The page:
Come join us in the Hocking Hills for a weekend of learning and fun. I will be hosting a hands-on workshop Saturday morning May 5th demonstrating how to convert traditional turf into a productive habitat planting of native plants. I will explain different techniques for removing turf, how to analyze the site, and finally, install the habitat. All plant material will be provided by Native Landscaping and Consulting LLC.
It seems everyone loves hydrangeas. They are sold everywhere and often have huge marketing campaigns behind them. This is all understandable; there are so many different hydrangeas available that it has become overwhelming. The hydrangea in this photo is Hydrangea arborescens, usually called smooth hydrangea or wild hydrangea. From this species we get "Annabelle", a very popular variety widely available. As the photo shows, the location this particular plant is thriving in tells us much about site requirements- cool, moist, shady, acidic location with protection from the desiccating winters of central Ohio. These conditions can be hard to replicate in the typical home landscape, but this species hold up fairly well in older neighborhoods in Columbus. The mind boggling array of color-changing Hydrangeas is another ball of wax altogether. Here in Franklin County, these derivatives of Hydrangea macrophylla, an Asian species, generally don't perform very well despite their presence anywhere plants are sold. They perform much better in more acidic soil with a more mild winter. The picture below was taken in Portland, Oregon where these are in almost every yard, and the growing conditions are much more favorable. Absolutely stunning!
Milkweed plants have become increasingly popular due to the increased awareness of the monarch butterfly's declining population. Milkweeds really are a family of plants, some of which are native to central Ohio. They can be hard to find in big box nurseries, although they are becoming more widely available. As shown in these two images above, this is creating problems. The picture on the left has a plant tagged as "butterflyweed". The Latin name actually identifies it as swamp milkweed, but there is no legal obligation to label it as such, as long as the Latin name is listed. I find swamp milkweed growing in the wild near, you guessed it, water. Despite personal observations, it will perform alright in an average garden setting, as long as the site isn't overly dry and hot, like a south facing wall of a building.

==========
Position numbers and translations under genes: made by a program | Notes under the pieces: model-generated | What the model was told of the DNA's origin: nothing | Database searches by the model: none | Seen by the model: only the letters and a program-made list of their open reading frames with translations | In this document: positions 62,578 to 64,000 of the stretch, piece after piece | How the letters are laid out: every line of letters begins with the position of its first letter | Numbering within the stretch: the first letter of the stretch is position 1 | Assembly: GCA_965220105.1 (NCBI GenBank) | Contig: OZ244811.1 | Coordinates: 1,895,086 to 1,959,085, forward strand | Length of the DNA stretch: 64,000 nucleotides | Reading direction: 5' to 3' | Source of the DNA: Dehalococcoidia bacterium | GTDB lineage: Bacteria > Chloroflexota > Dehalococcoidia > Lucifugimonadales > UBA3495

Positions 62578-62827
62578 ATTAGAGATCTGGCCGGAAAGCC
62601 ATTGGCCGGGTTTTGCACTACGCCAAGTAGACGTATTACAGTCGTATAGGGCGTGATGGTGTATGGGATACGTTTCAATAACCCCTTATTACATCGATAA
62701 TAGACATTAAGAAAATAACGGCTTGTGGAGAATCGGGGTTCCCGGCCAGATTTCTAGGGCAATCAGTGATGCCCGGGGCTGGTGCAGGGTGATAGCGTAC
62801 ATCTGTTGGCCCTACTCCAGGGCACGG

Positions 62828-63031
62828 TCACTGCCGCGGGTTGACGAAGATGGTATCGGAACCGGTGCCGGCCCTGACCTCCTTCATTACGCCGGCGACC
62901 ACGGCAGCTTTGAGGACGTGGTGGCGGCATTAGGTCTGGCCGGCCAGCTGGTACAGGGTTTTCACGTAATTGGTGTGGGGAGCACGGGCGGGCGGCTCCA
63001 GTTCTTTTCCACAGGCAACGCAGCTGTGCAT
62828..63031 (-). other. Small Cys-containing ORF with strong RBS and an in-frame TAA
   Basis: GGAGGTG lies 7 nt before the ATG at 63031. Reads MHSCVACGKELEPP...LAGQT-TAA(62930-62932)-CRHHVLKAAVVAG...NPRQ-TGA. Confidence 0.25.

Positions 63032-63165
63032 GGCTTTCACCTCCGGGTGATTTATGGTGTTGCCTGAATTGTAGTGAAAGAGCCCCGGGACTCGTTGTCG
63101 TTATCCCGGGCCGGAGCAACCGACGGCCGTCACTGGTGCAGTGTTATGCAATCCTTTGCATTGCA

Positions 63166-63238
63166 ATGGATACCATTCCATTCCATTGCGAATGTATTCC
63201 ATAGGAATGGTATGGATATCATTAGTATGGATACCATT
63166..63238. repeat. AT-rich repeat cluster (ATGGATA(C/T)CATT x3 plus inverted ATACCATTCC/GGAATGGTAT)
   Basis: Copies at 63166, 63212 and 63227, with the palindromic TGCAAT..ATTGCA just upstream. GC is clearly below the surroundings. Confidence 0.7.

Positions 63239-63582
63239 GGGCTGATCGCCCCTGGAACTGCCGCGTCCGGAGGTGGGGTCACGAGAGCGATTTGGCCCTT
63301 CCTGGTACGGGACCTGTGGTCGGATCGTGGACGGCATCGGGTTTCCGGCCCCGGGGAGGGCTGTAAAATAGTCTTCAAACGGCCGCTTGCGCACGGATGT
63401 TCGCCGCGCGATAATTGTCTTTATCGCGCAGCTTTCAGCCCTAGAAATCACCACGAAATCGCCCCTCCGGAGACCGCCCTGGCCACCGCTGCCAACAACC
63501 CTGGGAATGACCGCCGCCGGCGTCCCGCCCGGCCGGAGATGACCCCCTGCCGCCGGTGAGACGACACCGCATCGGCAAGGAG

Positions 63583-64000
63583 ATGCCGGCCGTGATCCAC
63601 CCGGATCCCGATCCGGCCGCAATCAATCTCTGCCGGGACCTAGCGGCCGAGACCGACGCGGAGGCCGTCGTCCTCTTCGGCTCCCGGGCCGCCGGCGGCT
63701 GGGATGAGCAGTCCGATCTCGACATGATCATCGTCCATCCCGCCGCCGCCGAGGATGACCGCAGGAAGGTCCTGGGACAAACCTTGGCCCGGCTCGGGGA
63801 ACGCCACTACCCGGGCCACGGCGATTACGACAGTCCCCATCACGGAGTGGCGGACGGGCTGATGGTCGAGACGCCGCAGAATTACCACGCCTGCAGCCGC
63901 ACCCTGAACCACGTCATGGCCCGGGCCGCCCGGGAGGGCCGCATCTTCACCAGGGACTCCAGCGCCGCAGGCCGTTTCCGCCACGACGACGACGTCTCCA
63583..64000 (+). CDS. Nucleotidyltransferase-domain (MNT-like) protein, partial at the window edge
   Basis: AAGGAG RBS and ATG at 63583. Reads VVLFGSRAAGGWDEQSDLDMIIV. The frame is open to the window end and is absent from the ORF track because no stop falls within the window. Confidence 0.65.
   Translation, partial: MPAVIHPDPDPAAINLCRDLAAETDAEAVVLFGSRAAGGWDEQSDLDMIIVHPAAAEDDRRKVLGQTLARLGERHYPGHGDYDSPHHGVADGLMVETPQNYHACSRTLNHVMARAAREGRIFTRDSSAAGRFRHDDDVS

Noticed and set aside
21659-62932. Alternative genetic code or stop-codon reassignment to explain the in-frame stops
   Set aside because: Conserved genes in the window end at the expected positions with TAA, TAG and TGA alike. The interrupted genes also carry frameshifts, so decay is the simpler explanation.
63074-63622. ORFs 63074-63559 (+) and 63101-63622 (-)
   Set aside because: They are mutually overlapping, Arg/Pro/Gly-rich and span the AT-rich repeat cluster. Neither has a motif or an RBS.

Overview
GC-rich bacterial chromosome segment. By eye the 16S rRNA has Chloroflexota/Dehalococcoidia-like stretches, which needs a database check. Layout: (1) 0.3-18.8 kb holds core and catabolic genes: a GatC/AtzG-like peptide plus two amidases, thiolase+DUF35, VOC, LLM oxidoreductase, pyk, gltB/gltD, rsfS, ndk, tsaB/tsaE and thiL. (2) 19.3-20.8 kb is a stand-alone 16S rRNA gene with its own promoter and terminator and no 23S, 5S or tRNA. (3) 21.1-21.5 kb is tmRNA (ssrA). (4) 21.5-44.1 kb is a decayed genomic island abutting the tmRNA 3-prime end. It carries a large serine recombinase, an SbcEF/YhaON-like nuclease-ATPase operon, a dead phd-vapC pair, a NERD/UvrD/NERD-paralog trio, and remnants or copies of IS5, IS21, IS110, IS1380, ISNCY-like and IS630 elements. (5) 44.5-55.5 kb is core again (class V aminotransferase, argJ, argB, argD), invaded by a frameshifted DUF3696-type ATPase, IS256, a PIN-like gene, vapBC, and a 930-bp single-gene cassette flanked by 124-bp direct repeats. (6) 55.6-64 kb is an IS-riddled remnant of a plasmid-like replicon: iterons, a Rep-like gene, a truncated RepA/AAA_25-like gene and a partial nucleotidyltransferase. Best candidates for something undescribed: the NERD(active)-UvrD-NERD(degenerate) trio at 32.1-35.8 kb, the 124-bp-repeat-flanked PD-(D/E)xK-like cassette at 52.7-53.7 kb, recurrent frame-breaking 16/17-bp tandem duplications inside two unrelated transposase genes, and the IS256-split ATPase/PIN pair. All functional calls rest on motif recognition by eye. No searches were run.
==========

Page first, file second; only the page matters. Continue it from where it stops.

The image on the left is pretty self explanatory. This is the plant identified as butterfly weed to most of us. It needs the dry and hot location, like the south facing wall of a building. Both are great plants, and have their place in the right location. Both plants should be planted more often to provide food for monarch larvae. The labeling is deliberately misleading only to sell more plants. Are these big nurseries scared to have something on the shelf called swamp milkweed because they think it won't sell? I firmly believe they do.
I strongly recommend having at least some kind of milkweed in the landscape. They not only provide food for monarch larvae but also for plenty of other pollinators (and oleander aphids). There is also the common milkweed, which some of us may remember from our childhood. It tolerates a wider range of conditions, but it is rhizomatous, meaning it sends out sprouting roots. Because of this, some communities have banned it, including Columbus (this may have recently changed).
If you want milkweeds contact me or another specialty nursery in your area that sells native plants. We don't use labels meant to confuse or mislead people! You may also find even more species of milkweed available. The three I mentioned are the most common in the wild. Free milkweed seeds are easy to come by if you know where to look (google it).
The Sierra Club sent this to us in the mail last week asking for our money. This packet makes no claims to be a wildflower mix, but does capitalize on the recent public bee craze, which is great. The public bee craze is another discussion for another time. I was curious what the Sierra Club considers bee food. I read the list of ingredients on the back of the package shown on the photo on the right. Plants from all over the world! I'm not criticizing the Sierra Club, but I really did expect more from them- at least plants native to the U.S. I opened the package, sorted out the 4 purple coneflower seeds and pitched the rest.